Given the prime minister’s emphasis on Startup India, it is particularly odd to see the taxman levying a tax on the premium they get on their valuation from investors.
Given the prime minister’s emphasis on Startup India, it is particularly odd to see the taxman levying a tax on the premium they get on their valuation from investors. Start-ups are a bet on the future and investors pay a premium for this—that premium, then, is invested in the business which, if you’re lucky, works out.
Though the premium is a balance-sheet entry, for some years now, taxmen have been trying to treat this as income—they use Section 56(2) (viib), introduced in the I-T Act in 2013 for this, since that allows any payment above the fair-value to be taxed as income. The problem, however, is that it is impossible to figure out what the fair value is—indeed, the fair value also changes from time to time, depending upon business conditions and investor spirits. While the number of such Section 56-cases were limited in number earlier, according to a report in The Economic Times, around 100 orders have been passed by the taxman between November 30 and December 15 on this basis. In these cases, since valuations have dropped a lot over the past year, the taxman is using the current valuation as a base, and claiming the amount paid over this in the past has to be treated as the start-up’s income.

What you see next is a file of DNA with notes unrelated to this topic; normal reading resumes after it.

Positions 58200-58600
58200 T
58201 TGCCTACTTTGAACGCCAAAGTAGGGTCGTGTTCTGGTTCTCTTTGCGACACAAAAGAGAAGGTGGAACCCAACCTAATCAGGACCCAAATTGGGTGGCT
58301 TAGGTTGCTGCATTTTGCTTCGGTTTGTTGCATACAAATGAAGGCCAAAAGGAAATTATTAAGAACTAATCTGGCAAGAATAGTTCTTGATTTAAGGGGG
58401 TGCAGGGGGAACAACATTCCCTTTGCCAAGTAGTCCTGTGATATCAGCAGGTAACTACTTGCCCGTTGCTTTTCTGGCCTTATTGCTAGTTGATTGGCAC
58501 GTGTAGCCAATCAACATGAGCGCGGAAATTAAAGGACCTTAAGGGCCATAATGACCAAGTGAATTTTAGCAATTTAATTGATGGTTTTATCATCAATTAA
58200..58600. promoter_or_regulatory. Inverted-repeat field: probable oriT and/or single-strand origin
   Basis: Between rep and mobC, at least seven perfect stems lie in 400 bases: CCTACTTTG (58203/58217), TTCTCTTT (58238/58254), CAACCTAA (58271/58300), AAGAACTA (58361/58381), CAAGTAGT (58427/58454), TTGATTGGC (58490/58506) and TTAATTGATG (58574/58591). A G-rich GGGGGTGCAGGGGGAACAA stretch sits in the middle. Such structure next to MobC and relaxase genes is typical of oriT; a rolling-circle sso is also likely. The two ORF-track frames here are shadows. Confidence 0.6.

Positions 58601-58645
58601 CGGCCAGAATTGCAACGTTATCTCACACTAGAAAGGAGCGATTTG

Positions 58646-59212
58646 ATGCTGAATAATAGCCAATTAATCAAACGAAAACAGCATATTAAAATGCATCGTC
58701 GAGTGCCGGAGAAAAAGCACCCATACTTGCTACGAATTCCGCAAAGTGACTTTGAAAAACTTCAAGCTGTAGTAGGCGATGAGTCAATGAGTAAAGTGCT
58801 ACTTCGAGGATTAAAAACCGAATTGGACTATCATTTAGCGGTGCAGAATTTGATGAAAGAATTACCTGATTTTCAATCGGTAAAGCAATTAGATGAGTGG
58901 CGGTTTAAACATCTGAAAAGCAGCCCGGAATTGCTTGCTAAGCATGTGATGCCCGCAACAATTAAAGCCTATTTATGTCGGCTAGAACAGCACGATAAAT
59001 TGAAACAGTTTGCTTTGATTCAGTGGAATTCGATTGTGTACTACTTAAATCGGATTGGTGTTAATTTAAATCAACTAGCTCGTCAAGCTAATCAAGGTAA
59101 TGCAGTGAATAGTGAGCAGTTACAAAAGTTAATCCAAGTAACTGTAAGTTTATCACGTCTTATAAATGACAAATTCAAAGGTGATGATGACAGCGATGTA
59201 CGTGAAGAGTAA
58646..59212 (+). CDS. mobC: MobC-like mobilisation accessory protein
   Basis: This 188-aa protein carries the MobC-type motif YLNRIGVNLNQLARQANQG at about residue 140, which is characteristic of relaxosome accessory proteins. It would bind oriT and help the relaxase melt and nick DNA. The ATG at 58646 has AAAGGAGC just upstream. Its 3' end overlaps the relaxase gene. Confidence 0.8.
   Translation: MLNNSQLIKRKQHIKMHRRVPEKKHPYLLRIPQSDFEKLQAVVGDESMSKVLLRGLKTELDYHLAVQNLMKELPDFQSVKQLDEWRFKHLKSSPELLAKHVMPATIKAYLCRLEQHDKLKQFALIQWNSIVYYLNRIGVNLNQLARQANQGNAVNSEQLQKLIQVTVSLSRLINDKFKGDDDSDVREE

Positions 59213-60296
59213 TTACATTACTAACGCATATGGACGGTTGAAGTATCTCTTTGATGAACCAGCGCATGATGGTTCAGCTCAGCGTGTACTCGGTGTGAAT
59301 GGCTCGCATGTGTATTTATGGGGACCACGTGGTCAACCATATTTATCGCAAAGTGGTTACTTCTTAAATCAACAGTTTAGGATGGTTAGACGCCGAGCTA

In most cases, this wouldn’t really matter since the orders are usually challenged anyway. But in the case of start-ups that are both stretched for manpower and cash, wasting the promoter’s time in fighting a tax case distracts from the main business in a big way, apart from the ignominy of being considered a tax-thief. More worrying, in this context, is the taxman’s recent FAQs on the tax dispute resolution scheme—under this, if an entity wants to settle a case, such as the Section 56(2) one, it has to withdraw any pending appeal or arbitration first. Imagine the plight of a firm which withdraws its petition against the taxman and then finds it has to pay a tax to settle the case which it regards as unfair in the first place.
At a time when start-up funding is drying anyway—funding has halved to $3.7 billion in April-November 2016 over that the previous year—such tax policies are only going to make things worse. It will also ensure start-ups who have the means will prefer to register in locations like Singapore.